Lagging behind in FDI race

Flexible labour markets, less regulatory burden, better infrastructure will attract investors


Shagufta Shabbar June 21, 2021
PHOTO:FILE

KARACHI:

vVarious bodies keep talking about the same old things to boost the investment level in the economy. But it seems it either falls on deaf ears or there is simply the lack of commitment at the government level to take drastic steps. Or even there is a chance of the lack of capacity to take the necessary measures.

Some of the countries took off from a stage much behind Pakistan and now have skyrocketed way beyond us. What do they have that we don’t? There are some important questions that the government should seriously think about.

Are we trying to fit others model on Pakistan’s economy without tweaking it to fit the country’s needs?

The Indian automobile sector is the largest tractor manufacturer, second largest bus manufacturer and third largest heavy truck manufacturer in the world. Currently valued at $75 billion, the Indian auto industry is expected to touch the coveted $300 billion mark by 2026.

Foreign direct investment (FDI) equity inflow into India increased 19% to $59.64 billion during FY21. Computer software and hardware was the top sector with around 44% of the total FDI equity inflow, followed by construction and infrastructure-related activities at 13% and services sector at 8%.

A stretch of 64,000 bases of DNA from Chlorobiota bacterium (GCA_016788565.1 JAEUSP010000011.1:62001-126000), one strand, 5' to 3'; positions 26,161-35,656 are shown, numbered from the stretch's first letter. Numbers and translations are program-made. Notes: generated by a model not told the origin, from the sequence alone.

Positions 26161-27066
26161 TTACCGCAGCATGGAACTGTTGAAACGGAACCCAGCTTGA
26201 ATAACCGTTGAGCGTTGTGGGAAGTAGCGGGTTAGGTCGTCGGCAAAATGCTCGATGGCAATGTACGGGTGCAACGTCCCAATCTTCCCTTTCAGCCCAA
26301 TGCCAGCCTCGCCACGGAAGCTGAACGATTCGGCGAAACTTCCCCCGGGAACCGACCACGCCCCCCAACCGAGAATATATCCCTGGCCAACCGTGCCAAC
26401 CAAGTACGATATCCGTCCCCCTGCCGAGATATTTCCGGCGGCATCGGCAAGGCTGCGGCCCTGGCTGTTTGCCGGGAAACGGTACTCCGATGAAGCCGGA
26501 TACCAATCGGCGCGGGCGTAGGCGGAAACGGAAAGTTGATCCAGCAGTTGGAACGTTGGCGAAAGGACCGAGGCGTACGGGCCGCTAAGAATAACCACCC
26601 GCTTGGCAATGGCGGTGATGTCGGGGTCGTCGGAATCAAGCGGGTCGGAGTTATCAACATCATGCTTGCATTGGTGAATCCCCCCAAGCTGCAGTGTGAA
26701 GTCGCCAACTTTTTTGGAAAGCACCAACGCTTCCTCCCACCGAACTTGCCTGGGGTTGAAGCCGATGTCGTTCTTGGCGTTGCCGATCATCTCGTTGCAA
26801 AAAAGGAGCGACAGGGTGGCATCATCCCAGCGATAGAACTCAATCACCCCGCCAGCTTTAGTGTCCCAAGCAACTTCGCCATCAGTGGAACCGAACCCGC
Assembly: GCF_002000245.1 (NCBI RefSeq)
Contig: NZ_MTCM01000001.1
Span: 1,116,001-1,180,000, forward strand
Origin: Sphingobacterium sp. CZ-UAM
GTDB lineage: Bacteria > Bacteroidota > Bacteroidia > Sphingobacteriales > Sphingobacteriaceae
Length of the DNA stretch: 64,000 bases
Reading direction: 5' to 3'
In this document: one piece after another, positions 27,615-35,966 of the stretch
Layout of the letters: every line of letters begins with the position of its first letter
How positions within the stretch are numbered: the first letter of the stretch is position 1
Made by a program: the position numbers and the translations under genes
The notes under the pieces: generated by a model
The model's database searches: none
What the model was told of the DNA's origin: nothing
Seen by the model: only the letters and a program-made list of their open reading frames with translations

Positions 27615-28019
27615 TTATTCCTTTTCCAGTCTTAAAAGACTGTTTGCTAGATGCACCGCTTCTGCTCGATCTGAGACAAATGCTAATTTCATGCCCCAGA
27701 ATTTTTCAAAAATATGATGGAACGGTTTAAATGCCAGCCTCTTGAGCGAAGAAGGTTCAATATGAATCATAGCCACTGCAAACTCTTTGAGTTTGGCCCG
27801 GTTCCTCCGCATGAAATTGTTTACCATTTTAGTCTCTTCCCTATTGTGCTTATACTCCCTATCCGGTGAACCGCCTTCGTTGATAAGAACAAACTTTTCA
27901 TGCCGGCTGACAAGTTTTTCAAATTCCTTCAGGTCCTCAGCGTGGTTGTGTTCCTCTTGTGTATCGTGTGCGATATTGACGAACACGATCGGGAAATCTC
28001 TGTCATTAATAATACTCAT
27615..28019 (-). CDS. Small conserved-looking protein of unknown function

Key factors behind the high FDI are low wage rates, skilled human resources, abundance of natural resources, political stability, independent judicial system and liberal policies.

FDI in computer software and hardware increased also due to the government’s incentive plan for the production of mobile phones, components and IT hardware.

Till 2006, the FDI in Vietnam hovered around $2 billion. Then it showed a sudden jump to $9.5 billion in 2007-08 (World Bank) and has since continued to grow.

Efficiency gains and consumer demand have been identified as key components of Vietnam’s investment attractiveness. Currently, the FDI is $16.1 billion, with the leading sectors being manufacturing and real state.

It is interesting to note that the FDI sector accounted for 72% of the total export turnover (63% of import turnover). This shows the FDI preference for trade-intensive sectors such as manufacturing and crude oil. Numerous trade agreements signed recently, including the EU-Vietnam free trade agreement and the UK-Vietnam free trade agreement, have made Vietnam attractive, especially for Japan and China, along with long-term stabilisation of interest rate.

Some other changes, similar to Pakistan, involve a daily adjusted rate, providing tax breaks for specific sectors, reducing corporate tax and providing a number of support packages for both foreign and local businesses.

Another country which raced ahead of Pakistan was Cambodia. In 2003, it had a mere $0.08 billion FDI, but as of 2019 its FDI was $3.7 billion. Much of this investment was in the manufacturing and real estate sectors.